We’ve looked at the TinySA spectrum analyzer in the past. However, the recent Ultra edition offers an increase in range from 800 MHz to 6 GHz. How does it work? [IMSAI Guy] tells us in a recent video that you can watch below. In addition to an increased frequency range, the new device offers a larger display and enhancements to the signal generator and bandpass filtering. It also has an optional LNA. All this, of course, is at a price since the Ultra sells at a little more than twice the original unit’s price. Still, $120 or so for a 6 GHz spectrum analyzer isn’t bad.
For some reason, you have to put a passcode in to enable the Ultra mode, although the passcode appears to be common knowledge and available on the device’s wiki. You can presume they could, at some point, make this feature or others require a paid passcode, but for now, it is just a minor inconvenience. Reminds us of a certain oscilloscope that’s become quite popular in our community.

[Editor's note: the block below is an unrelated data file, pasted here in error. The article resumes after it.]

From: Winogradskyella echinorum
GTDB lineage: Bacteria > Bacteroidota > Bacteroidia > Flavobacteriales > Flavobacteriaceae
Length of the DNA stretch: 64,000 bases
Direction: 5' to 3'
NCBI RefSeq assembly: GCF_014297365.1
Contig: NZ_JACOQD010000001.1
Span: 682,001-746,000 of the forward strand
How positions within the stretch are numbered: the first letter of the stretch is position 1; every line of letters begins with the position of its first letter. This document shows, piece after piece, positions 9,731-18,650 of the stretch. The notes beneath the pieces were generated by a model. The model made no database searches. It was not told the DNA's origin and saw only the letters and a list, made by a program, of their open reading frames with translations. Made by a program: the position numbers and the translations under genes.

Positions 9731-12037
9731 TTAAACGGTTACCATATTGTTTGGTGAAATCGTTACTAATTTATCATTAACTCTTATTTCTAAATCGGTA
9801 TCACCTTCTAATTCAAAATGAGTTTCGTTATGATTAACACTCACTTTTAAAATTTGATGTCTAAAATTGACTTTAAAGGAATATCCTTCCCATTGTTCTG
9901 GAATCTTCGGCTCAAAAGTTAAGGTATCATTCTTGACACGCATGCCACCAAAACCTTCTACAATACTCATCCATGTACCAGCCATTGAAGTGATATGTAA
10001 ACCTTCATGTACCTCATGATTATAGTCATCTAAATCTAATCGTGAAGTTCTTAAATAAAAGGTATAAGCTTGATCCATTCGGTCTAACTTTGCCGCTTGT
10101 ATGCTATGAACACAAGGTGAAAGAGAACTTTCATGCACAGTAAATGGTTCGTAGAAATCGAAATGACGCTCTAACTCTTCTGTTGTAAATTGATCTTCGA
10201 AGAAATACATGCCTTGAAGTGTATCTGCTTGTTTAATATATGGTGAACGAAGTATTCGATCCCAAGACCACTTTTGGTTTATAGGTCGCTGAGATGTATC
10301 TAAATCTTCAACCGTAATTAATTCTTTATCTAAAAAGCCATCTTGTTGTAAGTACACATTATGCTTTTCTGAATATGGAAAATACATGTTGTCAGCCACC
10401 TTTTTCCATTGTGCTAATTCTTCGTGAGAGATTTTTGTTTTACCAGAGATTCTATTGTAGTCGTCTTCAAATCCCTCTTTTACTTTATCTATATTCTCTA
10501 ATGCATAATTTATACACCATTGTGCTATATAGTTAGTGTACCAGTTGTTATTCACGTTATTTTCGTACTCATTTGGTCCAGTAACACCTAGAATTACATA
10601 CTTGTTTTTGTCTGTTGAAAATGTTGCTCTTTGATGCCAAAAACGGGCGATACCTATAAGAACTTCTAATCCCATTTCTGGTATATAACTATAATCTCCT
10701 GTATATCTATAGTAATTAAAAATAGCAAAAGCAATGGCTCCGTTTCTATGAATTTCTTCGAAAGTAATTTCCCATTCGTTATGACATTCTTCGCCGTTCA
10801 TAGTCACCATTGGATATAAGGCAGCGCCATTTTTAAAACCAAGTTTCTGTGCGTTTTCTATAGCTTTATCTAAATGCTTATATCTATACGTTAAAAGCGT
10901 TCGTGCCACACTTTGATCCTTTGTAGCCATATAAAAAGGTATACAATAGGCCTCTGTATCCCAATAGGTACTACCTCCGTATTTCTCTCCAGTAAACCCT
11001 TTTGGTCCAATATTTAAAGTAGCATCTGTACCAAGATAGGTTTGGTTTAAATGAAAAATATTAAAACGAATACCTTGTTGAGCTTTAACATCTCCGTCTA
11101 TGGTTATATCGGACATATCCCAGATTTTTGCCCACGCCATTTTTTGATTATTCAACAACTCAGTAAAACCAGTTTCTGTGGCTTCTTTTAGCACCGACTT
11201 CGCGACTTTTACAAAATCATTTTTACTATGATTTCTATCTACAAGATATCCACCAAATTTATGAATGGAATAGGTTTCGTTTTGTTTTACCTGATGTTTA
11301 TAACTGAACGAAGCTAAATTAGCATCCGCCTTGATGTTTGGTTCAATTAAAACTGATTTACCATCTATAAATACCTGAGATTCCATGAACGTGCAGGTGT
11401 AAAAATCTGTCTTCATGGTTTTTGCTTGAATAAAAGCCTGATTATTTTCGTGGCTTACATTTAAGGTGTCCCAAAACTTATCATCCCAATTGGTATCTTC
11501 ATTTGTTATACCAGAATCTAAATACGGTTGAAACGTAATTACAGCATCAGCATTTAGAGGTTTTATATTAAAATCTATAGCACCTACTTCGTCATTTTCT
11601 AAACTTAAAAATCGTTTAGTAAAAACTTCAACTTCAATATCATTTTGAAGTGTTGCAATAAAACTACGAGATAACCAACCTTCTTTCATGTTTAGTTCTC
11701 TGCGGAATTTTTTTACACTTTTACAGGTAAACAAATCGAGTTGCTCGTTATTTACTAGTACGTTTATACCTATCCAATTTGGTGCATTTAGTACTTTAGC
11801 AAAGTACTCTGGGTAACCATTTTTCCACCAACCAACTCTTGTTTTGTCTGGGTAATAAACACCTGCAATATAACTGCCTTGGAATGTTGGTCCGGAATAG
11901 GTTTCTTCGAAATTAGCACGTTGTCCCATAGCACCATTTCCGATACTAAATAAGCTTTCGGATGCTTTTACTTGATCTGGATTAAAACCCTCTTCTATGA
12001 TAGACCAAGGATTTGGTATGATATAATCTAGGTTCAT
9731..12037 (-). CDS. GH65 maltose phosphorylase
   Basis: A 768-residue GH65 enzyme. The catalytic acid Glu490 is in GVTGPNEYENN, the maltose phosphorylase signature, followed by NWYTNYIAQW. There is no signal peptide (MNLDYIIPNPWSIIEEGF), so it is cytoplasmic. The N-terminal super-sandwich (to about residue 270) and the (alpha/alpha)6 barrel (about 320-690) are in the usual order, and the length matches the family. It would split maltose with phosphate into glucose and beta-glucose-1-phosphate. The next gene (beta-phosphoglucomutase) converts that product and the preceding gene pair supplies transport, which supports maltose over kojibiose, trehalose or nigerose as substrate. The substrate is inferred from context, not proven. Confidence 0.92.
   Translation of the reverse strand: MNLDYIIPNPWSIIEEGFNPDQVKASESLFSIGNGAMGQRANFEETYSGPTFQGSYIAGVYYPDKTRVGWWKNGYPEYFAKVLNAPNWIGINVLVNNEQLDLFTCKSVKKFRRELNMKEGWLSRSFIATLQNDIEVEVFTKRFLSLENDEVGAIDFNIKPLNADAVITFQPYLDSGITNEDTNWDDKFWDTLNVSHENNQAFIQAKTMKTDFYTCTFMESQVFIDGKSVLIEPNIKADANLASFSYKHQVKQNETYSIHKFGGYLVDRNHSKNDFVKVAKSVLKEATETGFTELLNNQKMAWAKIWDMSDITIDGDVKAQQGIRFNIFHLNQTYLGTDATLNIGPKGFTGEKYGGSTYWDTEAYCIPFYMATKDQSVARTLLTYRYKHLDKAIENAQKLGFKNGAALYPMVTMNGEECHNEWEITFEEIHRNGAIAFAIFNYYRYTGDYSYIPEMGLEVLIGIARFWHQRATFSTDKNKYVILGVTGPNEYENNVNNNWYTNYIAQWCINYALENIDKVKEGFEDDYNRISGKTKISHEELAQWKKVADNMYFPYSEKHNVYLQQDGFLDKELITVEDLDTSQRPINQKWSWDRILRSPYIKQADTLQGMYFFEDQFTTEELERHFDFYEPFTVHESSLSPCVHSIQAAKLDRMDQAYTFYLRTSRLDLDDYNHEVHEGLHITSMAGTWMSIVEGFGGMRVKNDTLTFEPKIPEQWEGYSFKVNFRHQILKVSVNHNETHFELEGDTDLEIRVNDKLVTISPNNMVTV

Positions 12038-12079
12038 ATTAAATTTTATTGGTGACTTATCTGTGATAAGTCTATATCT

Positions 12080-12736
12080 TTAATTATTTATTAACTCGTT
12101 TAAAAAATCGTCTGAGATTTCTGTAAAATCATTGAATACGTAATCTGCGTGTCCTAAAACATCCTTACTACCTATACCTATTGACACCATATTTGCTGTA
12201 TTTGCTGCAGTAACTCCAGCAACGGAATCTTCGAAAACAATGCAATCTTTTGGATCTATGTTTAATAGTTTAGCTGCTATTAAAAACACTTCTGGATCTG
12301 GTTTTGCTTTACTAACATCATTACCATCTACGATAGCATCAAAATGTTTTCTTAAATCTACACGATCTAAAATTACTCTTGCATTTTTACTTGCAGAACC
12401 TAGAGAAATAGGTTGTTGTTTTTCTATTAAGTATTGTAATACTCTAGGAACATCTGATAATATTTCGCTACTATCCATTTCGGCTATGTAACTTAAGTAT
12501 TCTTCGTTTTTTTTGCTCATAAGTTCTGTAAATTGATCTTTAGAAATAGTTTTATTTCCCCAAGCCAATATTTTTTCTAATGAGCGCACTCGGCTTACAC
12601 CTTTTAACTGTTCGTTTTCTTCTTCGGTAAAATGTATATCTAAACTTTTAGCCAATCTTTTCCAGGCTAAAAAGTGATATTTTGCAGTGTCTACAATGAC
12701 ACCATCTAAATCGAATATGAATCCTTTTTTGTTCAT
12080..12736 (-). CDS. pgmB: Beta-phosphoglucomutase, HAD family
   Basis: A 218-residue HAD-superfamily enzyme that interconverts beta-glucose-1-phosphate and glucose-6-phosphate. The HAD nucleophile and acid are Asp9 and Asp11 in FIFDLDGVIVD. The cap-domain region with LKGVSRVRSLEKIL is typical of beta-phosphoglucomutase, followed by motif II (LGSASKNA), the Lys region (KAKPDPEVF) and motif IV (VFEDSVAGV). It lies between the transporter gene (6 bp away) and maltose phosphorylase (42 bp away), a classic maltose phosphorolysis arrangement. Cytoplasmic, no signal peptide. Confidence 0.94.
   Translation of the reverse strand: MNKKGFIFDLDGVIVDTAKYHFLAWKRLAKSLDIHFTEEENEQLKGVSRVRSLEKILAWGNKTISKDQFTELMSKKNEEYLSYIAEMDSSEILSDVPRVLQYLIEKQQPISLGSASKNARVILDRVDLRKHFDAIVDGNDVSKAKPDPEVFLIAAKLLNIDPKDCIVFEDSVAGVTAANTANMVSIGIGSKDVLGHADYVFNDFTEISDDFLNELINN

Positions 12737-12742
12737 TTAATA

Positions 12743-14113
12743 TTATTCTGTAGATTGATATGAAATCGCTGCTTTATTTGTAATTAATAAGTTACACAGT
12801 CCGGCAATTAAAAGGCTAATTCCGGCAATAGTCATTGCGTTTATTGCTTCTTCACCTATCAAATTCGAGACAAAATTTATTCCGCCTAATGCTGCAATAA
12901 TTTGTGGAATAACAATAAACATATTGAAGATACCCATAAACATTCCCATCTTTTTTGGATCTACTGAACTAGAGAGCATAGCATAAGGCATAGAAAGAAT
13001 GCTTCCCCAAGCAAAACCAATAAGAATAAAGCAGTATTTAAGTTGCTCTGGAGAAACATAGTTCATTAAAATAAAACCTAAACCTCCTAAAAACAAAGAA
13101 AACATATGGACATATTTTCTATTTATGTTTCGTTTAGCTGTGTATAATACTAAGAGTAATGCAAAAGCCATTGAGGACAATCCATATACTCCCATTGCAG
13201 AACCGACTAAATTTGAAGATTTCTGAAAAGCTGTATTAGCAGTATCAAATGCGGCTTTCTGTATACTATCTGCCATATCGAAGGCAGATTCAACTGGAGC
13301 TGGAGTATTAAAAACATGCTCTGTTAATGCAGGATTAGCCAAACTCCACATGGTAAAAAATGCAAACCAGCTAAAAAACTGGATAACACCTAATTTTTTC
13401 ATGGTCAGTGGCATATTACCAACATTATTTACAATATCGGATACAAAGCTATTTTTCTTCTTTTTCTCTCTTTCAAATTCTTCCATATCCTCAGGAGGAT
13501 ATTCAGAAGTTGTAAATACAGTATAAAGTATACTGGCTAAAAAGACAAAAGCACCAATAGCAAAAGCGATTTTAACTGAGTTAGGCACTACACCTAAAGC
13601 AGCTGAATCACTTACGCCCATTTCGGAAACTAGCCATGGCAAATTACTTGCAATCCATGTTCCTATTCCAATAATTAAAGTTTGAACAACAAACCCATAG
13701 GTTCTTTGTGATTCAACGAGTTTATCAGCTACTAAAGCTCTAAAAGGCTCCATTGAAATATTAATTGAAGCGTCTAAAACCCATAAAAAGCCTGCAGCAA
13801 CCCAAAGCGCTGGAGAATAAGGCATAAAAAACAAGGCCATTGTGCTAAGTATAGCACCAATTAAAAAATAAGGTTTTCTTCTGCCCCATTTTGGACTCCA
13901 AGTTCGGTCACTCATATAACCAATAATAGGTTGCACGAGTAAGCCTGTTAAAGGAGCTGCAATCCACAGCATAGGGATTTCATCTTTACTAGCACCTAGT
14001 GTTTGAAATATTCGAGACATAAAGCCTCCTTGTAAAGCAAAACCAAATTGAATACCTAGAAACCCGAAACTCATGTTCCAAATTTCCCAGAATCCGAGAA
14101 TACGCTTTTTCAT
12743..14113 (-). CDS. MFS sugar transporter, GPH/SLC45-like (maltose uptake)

One thing you should be aware of, however, is that the Ultra mode uses a mixer to downconvert the incoming signal to the ordinary 800 MHz range. That means, as you can see in the video, that the local oscillator puts out some signal at the input. The level is relatively low, but still something to be aware of if you are trying to make a precision measurement.
The video compares the device to an HP 8591E spectrum analyzer. It tops out at 1.8 GHz and runs about $2,500 new. Even on eBay, you can expect to pay between $500 and $1000 for one of these. The results seem to be comparable, for the most part.
We looked at the device’s predecessor back in 2020. We also did a full-blown review a little bit later.